Select Committee on Environmental Audit Third Report

Addressing subsidies which have a detrimental impact on the environment

20. In their third report the Government Panel on Sustainable Development drew attention to the way subsidies, tax exemptions and government expenditure on infrastructure create incentives or directly create adverse impacts on the environment. They particularly drew attention to agricultural production related subsidies, the tax regime and financing of the energy and transport sectors, and quoted an estimate for environmentally damaging subsidies of £20 billion.[24] In its response to this report in December 1997 the Government accepted that it should draw up aims and principles for the future use of subsidies and noted that subsidies were under review as part of the Comprehensive Spending Review.[25] In addition to this the Chancellor said, in June 1998, shortly before the completion of the Review, that "before allocations are made from the Comprehensive Spending Review, departments will have to demonstrate how they propose to root out unjustified subsidies".[26] The Treasury's explanation of this in evidence was that a subsidy with adverse environmental impact could be justified but would be considered unjustified if its environmental cost was greater than its economic and/or social benefit.[27] We note that in the light of the debate over valuing environmental costs it must be difficult in actual cases to weigh this up precisely. We therefore consider it is particularly important that considerations of the justification for subsidies should be made explicit and open to public scrutiny.

21. We found little evidence in the report of the Comprehensive Spending Review, and in the subsequent Public Service Agreements, of a general effort to address unjustified subsidies, although there was reference to efforts to reform some subsidies: to press for reform of the Common Agricultural Policy and to reform the system of industrial subsidies to businesses to ensure that the tax-payer gets value for money.[28] The Chief Secretary assured us that the Review had looked carefully at the three areas identified by the Panel and he accepted that in some of these areas there are unfair subsidies. However, he did not then list them or show how they were to be rooted out, choosing rather to highlight examples of particular Government commitments — its objective to reform the Common Agricultural Policy; on energy, its consideration of the Marshall Report on economic instruments and the business use of energy, funding for energy efficiency schemes and announcement of the non­fossil fuel order; and on transport, the scaling back of roads expenditure in the Trunk Roads Review.[29]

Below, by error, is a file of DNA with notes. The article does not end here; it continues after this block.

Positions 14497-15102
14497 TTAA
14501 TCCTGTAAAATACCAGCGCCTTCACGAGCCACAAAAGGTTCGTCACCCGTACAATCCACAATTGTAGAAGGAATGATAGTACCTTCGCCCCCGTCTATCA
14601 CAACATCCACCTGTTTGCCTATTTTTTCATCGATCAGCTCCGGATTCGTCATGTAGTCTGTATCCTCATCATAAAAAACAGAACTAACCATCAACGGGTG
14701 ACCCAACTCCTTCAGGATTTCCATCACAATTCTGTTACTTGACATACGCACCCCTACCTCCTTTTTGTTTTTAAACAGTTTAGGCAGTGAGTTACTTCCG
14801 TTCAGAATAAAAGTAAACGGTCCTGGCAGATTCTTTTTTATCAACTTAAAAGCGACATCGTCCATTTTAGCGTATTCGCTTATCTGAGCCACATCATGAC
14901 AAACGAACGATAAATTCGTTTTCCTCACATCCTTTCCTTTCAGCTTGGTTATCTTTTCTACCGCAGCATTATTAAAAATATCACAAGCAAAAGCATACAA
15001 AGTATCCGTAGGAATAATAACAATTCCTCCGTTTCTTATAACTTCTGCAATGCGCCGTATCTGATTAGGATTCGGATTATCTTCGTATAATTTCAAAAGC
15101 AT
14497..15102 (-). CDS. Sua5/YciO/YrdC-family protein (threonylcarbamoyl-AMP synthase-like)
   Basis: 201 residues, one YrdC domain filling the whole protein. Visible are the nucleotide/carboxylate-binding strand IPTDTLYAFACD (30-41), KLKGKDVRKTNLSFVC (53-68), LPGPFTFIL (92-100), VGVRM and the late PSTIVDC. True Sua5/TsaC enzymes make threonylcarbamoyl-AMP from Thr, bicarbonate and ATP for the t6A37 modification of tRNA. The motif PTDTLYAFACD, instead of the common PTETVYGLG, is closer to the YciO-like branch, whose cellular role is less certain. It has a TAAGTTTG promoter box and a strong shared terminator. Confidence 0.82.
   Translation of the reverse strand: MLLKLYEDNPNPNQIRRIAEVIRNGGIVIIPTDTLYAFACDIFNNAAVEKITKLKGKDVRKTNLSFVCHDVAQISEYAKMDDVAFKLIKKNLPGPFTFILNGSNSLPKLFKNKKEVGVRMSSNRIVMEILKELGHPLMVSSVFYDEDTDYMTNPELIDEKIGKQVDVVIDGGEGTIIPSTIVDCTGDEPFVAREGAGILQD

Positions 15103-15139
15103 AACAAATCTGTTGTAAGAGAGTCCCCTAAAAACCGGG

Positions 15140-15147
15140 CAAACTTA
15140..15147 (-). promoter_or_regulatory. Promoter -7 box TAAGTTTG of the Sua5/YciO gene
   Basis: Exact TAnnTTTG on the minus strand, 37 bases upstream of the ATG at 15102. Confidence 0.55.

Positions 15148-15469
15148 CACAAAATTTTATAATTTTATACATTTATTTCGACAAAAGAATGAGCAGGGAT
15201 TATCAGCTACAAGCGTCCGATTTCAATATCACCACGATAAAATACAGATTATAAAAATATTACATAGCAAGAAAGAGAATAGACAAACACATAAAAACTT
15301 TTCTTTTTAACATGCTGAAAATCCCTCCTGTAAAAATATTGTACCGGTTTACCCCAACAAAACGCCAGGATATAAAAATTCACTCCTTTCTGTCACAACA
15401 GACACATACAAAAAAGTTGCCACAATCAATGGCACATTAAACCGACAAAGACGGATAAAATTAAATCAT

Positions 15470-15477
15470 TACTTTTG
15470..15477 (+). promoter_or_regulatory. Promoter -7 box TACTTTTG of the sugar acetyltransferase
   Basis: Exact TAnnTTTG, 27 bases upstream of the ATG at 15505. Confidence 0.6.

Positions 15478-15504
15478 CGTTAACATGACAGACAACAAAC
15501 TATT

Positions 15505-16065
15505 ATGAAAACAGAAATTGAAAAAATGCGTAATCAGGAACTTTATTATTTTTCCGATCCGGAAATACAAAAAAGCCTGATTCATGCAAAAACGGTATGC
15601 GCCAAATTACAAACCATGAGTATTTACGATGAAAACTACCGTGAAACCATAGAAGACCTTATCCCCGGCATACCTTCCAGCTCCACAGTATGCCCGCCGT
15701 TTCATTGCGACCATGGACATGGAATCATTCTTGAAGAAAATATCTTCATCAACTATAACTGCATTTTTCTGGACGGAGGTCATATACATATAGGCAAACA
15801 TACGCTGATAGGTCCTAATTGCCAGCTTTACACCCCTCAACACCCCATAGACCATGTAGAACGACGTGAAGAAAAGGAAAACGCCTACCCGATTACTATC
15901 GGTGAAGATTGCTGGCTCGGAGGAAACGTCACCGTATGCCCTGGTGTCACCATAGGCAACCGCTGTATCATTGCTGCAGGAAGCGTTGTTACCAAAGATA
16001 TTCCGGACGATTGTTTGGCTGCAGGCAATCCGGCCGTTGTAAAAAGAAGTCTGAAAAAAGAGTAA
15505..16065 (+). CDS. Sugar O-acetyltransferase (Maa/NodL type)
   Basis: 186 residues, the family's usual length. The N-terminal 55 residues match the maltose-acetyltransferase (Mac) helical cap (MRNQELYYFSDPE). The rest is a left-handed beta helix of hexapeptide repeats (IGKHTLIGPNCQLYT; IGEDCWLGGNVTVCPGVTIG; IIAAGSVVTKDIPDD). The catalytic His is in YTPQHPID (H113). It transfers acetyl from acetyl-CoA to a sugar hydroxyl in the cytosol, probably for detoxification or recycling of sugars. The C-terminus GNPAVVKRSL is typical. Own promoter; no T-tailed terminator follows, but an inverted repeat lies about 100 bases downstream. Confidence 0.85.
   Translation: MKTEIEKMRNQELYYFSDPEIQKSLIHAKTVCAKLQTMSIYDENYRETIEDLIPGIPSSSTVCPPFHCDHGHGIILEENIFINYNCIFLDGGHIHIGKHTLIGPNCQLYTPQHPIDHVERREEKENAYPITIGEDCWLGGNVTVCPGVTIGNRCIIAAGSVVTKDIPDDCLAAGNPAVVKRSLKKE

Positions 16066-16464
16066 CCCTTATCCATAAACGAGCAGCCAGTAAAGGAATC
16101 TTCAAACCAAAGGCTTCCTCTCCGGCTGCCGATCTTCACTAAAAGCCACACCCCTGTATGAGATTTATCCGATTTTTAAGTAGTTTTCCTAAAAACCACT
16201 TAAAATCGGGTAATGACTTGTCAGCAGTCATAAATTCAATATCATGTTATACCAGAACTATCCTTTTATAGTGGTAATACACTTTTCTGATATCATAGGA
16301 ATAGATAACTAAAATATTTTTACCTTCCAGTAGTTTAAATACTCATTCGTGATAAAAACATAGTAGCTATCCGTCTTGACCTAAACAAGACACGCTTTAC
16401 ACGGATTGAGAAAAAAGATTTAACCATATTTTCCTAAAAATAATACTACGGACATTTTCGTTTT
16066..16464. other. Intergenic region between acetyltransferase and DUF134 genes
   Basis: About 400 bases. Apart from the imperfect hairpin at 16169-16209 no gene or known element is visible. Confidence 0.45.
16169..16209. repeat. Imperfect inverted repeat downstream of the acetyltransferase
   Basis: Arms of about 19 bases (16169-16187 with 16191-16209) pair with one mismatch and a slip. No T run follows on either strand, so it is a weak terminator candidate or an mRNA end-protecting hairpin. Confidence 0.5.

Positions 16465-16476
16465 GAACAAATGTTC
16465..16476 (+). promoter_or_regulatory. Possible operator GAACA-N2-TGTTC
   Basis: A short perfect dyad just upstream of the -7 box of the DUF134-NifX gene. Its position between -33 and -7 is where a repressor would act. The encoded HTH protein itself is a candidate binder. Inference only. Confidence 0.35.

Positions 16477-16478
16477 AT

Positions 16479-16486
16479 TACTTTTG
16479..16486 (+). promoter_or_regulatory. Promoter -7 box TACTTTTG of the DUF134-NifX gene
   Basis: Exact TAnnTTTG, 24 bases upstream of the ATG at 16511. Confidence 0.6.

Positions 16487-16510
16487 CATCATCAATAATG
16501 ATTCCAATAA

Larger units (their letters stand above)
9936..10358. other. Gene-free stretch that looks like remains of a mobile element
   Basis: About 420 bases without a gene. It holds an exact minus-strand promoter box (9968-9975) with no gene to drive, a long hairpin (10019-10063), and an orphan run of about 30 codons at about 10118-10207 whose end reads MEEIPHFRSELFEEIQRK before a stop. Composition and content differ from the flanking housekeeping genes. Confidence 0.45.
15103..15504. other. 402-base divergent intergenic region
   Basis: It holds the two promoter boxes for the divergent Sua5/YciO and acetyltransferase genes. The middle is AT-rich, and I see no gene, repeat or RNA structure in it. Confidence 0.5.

22. We note that the Chief Secretary's list addresses some of the subsidies which make up the estimate of £20 billion quoted by the Panel and that most of the others are on the Government's agenda through other initiatives.[30] For example, measures are being considered or implemented to address implicit transport subsidies in the Integrated Transport White Paper, company cars in the tax proposals in the Pre-Budget Report 1998, and free medical treatment and the cost of dealing with road traffic accidents is being partially addressed through the Road Traffic (NHS Charges) Bill. The implicit subsidy from not charging for water according to its use has been the subject of consultation by the Department of the Environment, Transport and the Regions and is the subject of the Water Industry Bill.[31]

23. We conclude that although the Government did not formally use the Comprehensive Spending Review to tackle subsidies which have an adverse environmental impact it is none-the-less considering action to address many of them. We welcome this and look forward to being able to see real progress on removing these distortions.

24   British Government Panel on Sustainable Development Third Report, January 1997 Back

25   Government Response to the Third Annual Report of the Government's Panel on Sustainable Development, December 1997 Back

26   HC Deb 11 June 1998 col 1198 Back

27   Ev p1 Back

28   Op. Cit. p24 Back

29   Q28 Back

30   Environmentally Damaging Subsidies in the United Kingdom, Maddison et al, European Environment, Vol 7, pp 110 - 117 (1997) Back

31   Water charging in England and Wales - A new approach March 1998 and Government Decisions following consultation November 1998 Back

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Prepared 16 February 1999